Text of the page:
It’s All Fun and Games Until You’ve Created a Hostile Work Environment: How Workplace Bullying is Linked to Mental Health

Key Points:

  1. Workplace bullying has been linked to negative outcomes of health and mental illness.
  2. Although depression, anxiety, stress, and burnout were all associated with being bullied. Symptoms of depression were most consistently.
  3. Anxiety and stress fall into two categories: Generalized anxiety and PTSD, which had stronger relationships with workplace bullying. Similarly, burnout symptoms were much stronger than general stress-related complaints.”
  4. Anxiety and stress (but not depression symptoms) seemed to also predict being a victim of bullying at work later.

COVID brought the importance of mental wellness to people’s attention. Increasing symptoms of mental illness and burnout showed up among some people’s friends, family, and coworkers. One in five people will experience a mental illness in their lifetime, with many others that may be undiagnosed or under the threshold. This all puts them at more risk of mental disorders like anxiety and depression. Many studies find destructive effects of work environments on physical health like hypertension, obesity, and diabetes; not many study the work environment link with mental illness.

Evidence suggests work’s role in mental illness is substantial, on their health similar to their income and standard of living. Studies show 33% of people with mood disorders reported diagnoses associated with their work, a logical outcome of toxic work environments.

Bullying is one toxic work-related factor linked to outcomes of health and mental illness. Workplace bullying may be an abuse of supervision, task-oriented bullying (e.g., excessive monitoring and criticism), or personally directed abuse (e.g., negligence or excluding others at work). Workplace bullying is common, impacting 2-30% of the total population. It’s harmful to individuals and organizations; being victimized is a source of stress, damages self-esteem, and harms productivity; it eats away at commitment to their workplaces, harms physical health, and causes people to take more time off; and it contributes to chronic health conditions like stress-induced hypertension.

With all this in mind, Bart Verkuil, Serpil Atasayi, and Marc L. Molendijk meta-analyzed the relationship between workplace bullying and mental illness. Their research addressed mental health issues and their relationship with bullying at work. They focused on depression, anxiety (including PTSD), stress, and burnout, studying cross-sectional data (data at a single point in time) and longitudinal data (data tracking the same people over time). This allowed the scientists to examine if bullying caused mental illness or vice-versa. Their study had 65 cross-sectional effect sizes and 26 longitudinal effect sizes across 48 total studies, with data from 167,520 participants from many different occupations. They showed a positive link between bullying at work and victims’ mental disorder symptoms. Over time, bullying caused mental illness symptoms. This ia a call to action for leaders to limit bullying and incivility, protect health, and optimize organizational success. Bullying and employee physical and mental illness have huge costs to organizations – and they tend to happen together.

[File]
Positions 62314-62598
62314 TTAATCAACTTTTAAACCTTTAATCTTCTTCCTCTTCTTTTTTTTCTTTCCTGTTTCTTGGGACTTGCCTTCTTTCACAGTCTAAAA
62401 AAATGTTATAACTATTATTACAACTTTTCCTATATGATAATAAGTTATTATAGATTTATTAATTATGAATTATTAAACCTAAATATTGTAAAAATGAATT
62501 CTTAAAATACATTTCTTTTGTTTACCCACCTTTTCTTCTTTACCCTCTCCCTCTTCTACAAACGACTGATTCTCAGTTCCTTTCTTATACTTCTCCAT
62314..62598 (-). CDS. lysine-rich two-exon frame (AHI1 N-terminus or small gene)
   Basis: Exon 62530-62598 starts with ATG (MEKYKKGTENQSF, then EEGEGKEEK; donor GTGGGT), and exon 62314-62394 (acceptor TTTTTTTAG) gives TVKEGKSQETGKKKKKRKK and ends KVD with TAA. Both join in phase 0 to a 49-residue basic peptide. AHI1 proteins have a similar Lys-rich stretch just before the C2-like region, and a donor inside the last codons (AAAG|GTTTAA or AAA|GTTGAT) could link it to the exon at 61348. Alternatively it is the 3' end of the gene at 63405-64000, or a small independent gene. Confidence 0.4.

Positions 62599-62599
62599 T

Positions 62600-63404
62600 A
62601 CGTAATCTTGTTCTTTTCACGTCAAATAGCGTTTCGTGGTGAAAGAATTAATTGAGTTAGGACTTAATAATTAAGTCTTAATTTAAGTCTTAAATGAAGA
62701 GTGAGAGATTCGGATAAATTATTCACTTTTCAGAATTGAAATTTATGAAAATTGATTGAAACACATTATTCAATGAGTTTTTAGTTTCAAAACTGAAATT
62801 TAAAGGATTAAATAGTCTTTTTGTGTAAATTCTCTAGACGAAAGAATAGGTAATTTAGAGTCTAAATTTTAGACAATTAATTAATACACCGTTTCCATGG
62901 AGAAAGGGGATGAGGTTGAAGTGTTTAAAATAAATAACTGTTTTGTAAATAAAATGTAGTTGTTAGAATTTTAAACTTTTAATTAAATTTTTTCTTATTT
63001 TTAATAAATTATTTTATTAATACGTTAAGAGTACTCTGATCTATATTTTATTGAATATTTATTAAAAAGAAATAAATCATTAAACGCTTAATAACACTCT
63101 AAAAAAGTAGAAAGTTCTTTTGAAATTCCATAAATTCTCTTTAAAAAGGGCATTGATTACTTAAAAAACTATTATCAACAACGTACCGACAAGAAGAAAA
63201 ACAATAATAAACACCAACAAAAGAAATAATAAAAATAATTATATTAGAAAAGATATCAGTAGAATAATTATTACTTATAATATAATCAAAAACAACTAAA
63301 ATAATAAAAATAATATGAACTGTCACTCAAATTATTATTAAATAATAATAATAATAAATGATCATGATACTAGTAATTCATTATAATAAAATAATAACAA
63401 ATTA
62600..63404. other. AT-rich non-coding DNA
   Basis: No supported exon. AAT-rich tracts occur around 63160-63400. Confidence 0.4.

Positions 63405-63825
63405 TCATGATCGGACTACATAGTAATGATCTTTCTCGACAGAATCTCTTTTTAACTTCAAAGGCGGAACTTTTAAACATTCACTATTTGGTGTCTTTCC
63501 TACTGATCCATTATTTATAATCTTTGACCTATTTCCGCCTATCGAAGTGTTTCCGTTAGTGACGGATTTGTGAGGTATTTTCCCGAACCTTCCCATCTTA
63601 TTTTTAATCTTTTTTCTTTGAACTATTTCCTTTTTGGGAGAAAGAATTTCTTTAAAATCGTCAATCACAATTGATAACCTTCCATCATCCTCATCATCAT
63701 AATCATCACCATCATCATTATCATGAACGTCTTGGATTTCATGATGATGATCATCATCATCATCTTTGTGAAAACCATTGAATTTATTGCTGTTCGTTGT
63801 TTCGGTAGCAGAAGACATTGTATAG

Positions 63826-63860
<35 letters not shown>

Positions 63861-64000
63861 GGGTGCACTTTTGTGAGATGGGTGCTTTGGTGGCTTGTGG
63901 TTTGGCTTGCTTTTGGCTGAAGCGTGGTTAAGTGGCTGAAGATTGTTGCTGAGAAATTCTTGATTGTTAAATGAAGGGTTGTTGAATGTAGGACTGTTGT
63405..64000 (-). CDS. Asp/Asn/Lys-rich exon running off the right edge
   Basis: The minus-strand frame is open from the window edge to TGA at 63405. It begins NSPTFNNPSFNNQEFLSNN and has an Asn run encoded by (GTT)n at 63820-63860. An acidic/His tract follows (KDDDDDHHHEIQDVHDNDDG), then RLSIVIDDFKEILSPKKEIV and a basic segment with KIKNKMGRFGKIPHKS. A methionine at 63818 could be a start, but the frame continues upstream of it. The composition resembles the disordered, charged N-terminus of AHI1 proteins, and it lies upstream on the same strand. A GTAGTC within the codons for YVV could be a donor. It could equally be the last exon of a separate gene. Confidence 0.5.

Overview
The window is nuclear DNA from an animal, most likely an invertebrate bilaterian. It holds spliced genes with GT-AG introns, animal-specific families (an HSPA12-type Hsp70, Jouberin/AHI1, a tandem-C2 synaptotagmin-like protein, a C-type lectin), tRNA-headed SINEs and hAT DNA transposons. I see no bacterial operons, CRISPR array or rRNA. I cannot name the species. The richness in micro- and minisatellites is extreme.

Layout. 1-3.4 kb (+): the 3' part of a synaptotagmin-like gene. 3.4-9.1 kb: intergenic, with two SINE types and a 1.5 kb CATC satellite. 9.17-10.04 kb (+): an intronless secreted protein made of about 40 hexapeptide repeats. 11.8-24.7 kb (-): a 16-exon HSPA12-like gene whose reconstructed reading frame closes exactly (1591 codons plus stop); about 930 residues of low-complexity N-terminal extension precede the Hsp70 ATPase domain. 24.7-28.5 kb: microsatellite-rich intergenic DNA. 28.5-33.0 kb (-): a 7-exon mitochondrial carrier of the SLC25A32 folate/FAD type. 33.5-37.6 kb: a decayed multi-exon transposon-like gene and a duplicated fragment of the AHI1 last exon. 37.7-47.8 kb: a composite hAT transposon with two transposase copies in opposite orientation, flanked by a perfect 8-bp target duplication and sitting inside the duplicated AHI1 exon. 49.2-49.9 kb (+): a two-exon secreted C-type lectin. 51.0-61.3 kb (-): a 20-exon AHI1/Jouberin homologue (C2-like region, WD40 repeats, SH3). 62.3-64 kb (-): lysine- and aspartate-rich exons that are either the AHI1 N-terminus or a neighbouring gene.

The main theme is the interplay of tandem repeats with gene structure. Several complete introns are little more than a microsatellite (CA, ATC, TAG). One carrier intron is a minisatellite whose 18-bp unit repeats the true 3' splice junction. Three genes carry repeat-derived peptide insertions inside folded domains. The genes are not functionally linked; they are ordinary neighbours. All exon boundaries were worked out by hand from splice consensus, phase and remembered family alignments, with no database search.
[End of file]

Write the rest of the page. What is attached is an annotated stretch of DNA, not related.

Verkuil and team found a moderate, positive relationship between workplace bullying and mental illness. More specifically, symptoms of depression were more consistently related to bullying than anxiety, stress, or burnout were. Anxiety and stress fall into two categories: Generalized anxiety and PTSD, which had stronger relationships with workplace bullying. Similarly, burnout symptoms were much stronger than general stress-related complaints.  The link between workplace bullying and burnout was large, stronger than other mental disorders. Bullying was a substantial predictor of depression, anxiety, stress, and, most of all, work-related burnout. This shows the negative impact of bullying, which impacts 1:50 to 3:10 employees’ health and work productivity.

Looking at data over time, there was a small, positive effect between exposure to bullying at work and symptoms of depression, anxiety and stress. Surprisingly, anxiety or stress (but not depression symptoms) seemed to also predict being a victim of bullying at work later. However, these findings of mental illness causing bullying were based on a much smaller sample than the opposite. So, mental illness leading to exposure to bullying is less certain.